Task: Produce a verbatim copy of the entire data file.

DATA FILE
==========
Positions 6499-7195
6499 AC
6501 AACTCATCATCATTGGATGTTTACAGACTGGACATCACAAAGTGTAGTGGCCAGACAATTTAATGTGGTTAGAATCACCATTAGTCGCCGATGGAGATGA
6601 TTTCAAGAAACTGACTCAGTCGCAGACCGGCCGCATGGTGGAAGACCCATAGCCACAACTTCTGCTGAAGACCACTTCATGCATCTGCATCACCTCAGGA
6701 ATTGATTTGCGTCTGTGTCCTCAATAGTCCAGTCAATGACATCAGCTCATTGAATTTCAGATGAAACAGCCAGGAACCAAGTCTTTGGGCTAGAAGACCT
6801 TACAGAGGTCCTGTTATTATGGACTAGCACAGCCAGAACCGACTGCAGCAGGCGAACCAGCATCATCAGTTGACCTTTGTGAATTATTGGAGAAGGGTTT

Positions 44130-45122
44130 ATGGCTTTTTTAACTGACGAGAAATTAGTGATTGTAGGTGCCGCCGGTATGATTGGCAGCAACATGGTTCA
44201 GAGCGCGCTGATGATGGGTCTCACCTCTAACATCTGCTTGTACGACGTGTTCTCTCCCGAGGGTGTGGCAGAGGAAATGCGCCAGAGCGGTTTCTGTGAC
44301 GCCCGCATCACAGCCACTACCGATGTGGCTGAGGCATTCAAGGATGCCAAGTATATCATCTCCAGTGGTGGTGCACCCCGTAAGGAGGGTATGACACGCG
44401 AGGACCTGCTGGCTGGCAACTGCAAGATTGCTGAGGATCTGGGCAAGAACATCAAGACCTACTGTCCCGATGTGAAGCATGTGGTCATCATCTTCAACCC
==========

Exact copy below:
Positions 6499-7195
6499 AC
6501 AACTCATCATCATTGGATGTTTACAGACTGGACATCACAAAGTGTAGTGGCCAGACAATTTAATGTGGTTAGAATCACCATTAGTCGCCGATGGAGATGA
6601 TTTCAAGAAACTGACTCAGTCGCAGACCGGCCGCATGGTGGAAGACCCATAGCCACAACTTCTGCTGAAGACCACTTCATGCATCTGCATCACCTCAGGA
6701 ATTGATTTGCGTCTGTGTCCTCAATAGTCCAGTCAATGACATCAGCTCATTGAATTTCAGATGAAACAGCCAGGAACCAAGTCTTTGGGCTAGAAGACCT
6801 TACAGAGGTCCTGTTATTATGGACTAGCACAGCCAGAACCGACTGCAGCAGGCGAACCAGCATCATCAGTTGACCTTTGTGAATTATTGGAGAAGGGTTT

Positions 44130-45122
44130 ATGGCTTTTTTAACTGACGAGAAATTAGTGATTGTAGGTGCCGCCGGTATGATTGGCAGCAACATGGTTCA
44201 GAGCGCGCTGATGATGGGTCTCACCTCTAACATCTGCTTGTACGACGTGTTCTCTCCCGAGGGTGTGGCAGAGGAAATGCGCCAGAGCGGTTTCTGTGAC
44301 GCCCGCATCACAGCCACTACCGATGTGGCTGAGGCATTCAAGGATGCCAAGTATATCATCTCCAGTGGTGGTGCACCCCGTAAGGAGGGTATGACACGCG
44401 AGGACCTGCTGGCTGGCAACTGCAAGATTGCTGAGGATCTGGGCAAGAACATCAAGACCTACTGTCCCGATGTGAAGCATGTGGTCATCATCTTCAACCC